[ ] – Multimedia. Showing students primary video footage, or audio recordings, of the past is one of thebest ways of connecting students to the past and making it “real” for them. As mentioned above, thePrelinger Archives are a wonderful source of primary video footage of the past (to show how differentthe world was, just show them video footage of old cigarette commercials!), and the Miller Center’sPresident Project has audio recordings and transcripts of presidential speeches from the last century. [ ] – YouTube. Although we know YouTube mainly as the place where people go to uploadvideos of their cats, there’s a surprising amount of history content on YouTube. Search for “The Civil Warin 4 minutes” or just your favorite event from history – odds are that you’ll find something useful. Also,be sure to look up the National Archives history channel: www.youtube.com/user/usnationalarchives [ ] – If you want to download videos from YouTube for use in the classroom, use sites likeZamzar (http://www.zamzar.com/) or Mediaconverter (http://www.mediaconverter.org/) [ ] – United Streaming (now Discovery Streaming): http://streaming.discoveryeducation.com. Ifyou have the money to pay for it, this site has more documentaries than you can shake a stick at. [ ] – For an amazing site of people’s personal stories, look into http://storycorps.org/. You caneven give your students an assignment to interview people in their neighborhood, and upload them. [ ] – Google Image Search is the easiest way to find historical images, outside of theaforementioned National Archives and Library of Congress sites. Also, you might want to try Flickr.com. [ ] – For finding music aligned with history subjects, either Google it directly (“Music from theCivil War”) or go to a site like Contemplator (http://www.contemplator.com/america/) which lists anumber of historical songs, sorted by subject. I love Irish music, and so Wikipedia pages that sort themby time period and subject such as: http://en.wikipedia.org/wiki/List_of_Irish_ballads are wonderful.III. VLSOne of the more powerful teaching strategies I’ve seen used in the classroom as an evaluator issomething called VLS (Visual Learning Strategy). It is based on the fundamental principle that the firsttime we experience a work (photograph, movie, song, etc.) we do not fully understand or grasp it.Instead, we need to spend quite a bit of time just on a single object in order to absorb all of theinformation contained within it. After doing VLS with students for a while, they greatly improved theirabilities to quickly analyze and understand historical objects, so I’ll go over the basic method with you: [ ] – Put up a photo on the overhead projector. Don’t say anything about the photo, just let thekids sit there in silence for several minutes, absorbing details about it. [ ] – Start by asking low level, factual questions: “What do you see?” Try to keep them fromguessing the meaning of the photo in this stage, simply have them point out interesting features in thephoto itself, such as the torn sleeve of a character, or the happy expression on a person’s face.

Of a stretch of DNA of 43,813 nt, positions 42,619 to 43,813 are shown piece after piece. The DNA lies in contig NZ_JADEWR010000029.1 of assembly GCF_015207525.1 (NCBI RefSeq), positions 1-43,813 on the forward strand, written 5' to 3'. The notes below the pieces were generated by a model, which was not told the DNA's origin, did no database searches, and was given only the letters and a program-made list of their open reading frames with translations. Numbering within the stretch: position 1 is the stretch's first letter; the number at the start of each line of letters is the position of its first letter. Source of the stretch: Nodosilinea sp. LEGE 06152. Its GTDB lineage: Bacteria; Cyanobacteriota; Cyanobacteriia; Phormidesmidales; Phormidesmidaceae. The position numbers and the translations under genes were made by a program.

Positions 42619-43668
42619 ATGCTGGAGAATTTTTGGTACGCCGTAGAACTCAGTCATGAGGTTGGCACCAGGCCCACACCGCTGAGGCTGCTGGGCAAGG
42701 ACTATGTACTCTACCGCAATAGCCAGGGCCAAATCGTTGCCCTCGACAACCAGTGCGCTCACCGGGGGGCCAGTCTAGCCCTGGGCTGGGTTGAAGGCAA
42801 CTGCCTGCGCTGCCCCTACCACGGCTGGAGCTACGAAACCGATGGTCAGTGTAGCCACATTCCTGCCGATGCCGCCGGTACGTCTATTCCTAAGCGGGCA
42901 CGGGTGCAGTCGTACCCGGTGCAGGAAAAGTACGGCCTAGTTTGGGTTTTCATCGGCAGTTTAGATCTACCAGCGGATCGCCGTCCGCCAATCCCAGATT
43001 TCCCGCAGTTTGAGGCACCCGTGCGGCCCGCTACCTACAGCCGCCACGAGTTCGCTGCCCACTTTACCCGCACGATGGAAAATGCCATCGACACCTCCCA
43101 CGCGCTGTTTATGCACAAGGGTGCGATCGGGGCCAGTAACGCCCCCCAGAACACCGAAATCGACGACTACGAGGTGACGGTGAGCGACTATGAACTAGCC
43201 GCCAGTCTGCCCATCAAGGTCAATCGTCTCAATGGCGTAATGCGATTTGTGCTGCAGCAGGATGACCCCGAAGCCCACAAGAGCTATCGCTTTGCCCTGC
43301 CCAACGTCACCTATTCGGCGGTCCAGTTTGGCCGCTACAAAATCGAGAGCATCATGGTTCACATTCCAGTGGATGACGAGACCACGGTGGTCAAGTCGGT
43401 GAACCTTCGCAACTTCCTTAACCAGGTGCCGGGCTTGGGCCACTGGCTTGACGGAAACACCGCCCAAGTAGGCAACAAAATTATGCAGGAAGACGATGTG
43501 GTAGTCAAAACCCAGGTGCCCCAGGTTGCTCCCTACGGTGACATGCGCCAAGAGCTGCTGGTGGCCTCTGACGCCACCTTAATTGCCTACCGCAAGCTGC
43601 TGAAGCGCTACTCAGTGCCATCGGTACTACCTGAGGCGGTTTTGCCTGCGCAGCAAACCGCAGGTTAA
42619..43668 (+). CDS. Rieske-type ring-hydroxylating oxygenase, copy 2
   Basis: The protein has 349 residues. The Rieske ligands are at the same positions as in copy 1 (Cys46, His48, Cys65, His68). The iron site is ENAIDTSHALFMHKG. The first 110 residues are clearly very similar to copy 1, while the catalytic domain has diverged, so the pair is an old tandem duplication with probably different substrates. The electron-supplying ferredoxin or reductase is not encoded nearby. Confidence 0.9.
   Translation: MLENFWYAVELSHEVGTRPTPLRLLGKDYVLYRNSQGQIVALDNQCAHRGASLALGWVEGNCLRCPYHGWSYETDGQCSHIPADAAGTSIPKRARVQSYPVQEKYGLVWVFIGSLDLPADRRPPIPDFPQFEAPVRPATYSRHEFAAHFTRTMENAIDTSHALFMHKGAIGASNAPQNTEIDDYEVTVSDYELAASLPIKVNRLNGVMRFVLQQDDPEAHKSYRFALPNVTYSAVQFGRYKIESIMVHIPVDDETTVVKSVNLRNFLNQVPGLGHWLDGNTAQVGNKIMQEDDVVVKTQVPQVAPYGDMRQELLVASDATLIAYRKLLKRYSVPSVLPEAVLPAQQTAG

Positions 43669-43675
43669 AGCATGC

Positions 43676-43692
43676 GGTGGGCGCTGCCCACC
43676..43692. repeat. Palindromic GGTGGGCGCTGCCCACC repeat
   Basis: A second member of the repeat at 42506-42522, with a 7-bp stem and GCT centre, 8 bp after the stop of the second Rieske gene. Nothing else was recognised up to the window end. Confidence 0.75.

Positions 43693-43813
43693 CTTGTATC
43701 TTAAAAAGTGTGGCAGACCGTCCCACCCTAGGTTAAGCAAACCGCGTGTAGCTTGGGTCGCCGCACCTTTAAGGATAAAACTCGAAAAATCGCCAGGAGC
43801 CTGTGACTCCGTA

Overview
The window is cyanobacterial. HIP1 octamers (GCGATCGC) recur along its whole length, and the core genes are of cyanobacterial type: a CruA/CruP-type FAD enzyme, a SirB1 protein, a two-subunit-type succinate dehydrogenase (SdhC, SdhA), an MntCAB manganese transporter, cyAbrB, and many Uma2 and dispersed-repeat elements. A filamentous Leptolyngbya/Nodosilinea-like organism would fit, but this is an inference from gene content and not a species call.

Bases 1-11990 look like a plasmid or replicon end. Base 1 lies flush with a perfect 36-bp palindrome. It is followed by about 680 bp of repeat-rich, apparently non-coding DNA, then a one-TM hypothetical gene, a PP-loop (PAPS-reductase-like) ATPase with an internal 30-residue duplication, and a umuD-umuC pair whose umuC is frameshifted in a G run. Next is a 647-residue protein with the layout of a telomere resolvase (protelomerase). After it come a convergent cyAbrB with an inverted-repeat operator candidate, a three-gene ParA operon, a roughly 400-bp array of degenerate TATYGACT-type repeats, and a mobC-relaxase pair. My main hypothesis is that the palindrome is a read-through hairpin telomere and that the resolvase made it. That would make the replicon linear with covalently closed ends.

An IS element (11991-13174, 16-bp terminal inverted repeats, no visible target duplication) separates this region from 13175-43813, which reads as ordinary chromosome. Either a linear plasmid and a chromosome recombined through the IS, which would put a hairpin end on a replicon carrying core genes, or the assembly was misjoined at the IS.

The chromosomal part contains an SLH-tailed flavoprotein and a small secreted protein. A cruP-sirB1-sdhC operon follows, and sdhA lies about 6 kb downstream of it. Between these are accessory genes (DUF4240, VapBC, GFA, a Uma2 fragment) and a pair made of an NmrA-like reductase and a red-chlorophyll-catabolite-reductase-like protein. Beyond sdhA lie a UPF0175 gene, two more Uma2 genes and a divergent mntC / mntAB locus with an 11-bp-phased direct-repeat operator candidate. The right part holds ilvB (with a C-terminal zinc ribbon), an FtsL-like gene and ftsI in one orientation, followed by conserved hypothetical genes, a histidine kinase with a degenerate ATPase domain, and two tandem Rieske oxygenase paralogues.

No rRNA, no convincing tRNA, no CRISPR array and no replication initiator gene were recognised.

[ ] – The move up to mid level questions. “What time period do you think this is?” “Where doyou think this is?” Never tell them what the right answer is – the purpose is to encourage inquiry andguessing in the students. Acknowledge or praise their guesses when it is based on evidence. Ask “Whydo you think that?” a lot. [ ] – Move up into high level questions. “What do you think the photographer is trying to say inthis photograph?” “What do you think is going on in this photo?” Again, ask the kids for reasons for whythey think that they do.At first, many students will have trouble with the process, as they’re not used to simply guessing (“Butwhat is the right answer??”) or to finding interesting details in photos, but as you do it with them moreoften, they’ll become absolute detectives at pulling out details from photographs and analyzing them.The process also works with video and music. You’ll probably need to play them several times, though,so it can take longer. But video and music can make powerful connections with the past.One of my favorite Irish songs is called Foggy Dew. (Not to be confused with “The Foggy Dew” or “TheFoggy Foggy Dew”, which are totally different.) You can listen to the song here:http://youtu.be/dSs2VJBfOUo for a faster version, or http://youtu.be/Xe8zF_ZEAts for a slower versionwith lyrics (worse audio quality, though).You can read about it here: http://en.wikipedia.org/wiki/Foggy_Dew_%28Irish_ballad%29And my analysis of the song is here:http://www.songmeanings.net/songs/view/3530822107858727556/It is a beautiful song, and wonderfully ambiguous in the morality of the actions described. If you do thiswith your students, finish by asking them: “Was the author of the song in the moral right, or not?”If you like such traditional music, and want to learn more about them, the community onhttp://www.mudcat.org/ has the best collection of experts anywhere on the planet.Other good Irish traditional songs for the history classroom (all by The Dubliners, since I love them): [ ] – Skibbereen – On the Irish Famine. http://youtu.be/DP8PB3viZck [ ] – Alabama ‘58 – On the Civil Rights Movement. http://youtu.be/0iSIGBgS_Wk [ ] – Champion at Keeping Them Rolling – On Unions. http://youtu.be/v6D4McgMTVE [ ] –Springhill Mining Disaster – On a coal mining disaster. http://youtu.be/2wQYdmqK6Tk [ ] – Spancil Hill – On leaving Ireland for California, and dying there. The author wrote the poemas a last letter to his love in Ireland, who never remarried. http://youtu.be/qQDF53L_C9g [ ] – Down by the Glenside. Beautiful; on Irish independence. http://youtu.be/Y_CrGMu83awUsed in the John Wayne movie Rio Grande to mourn the Civil War dead: http://youtu.be/KxVbIC2lvls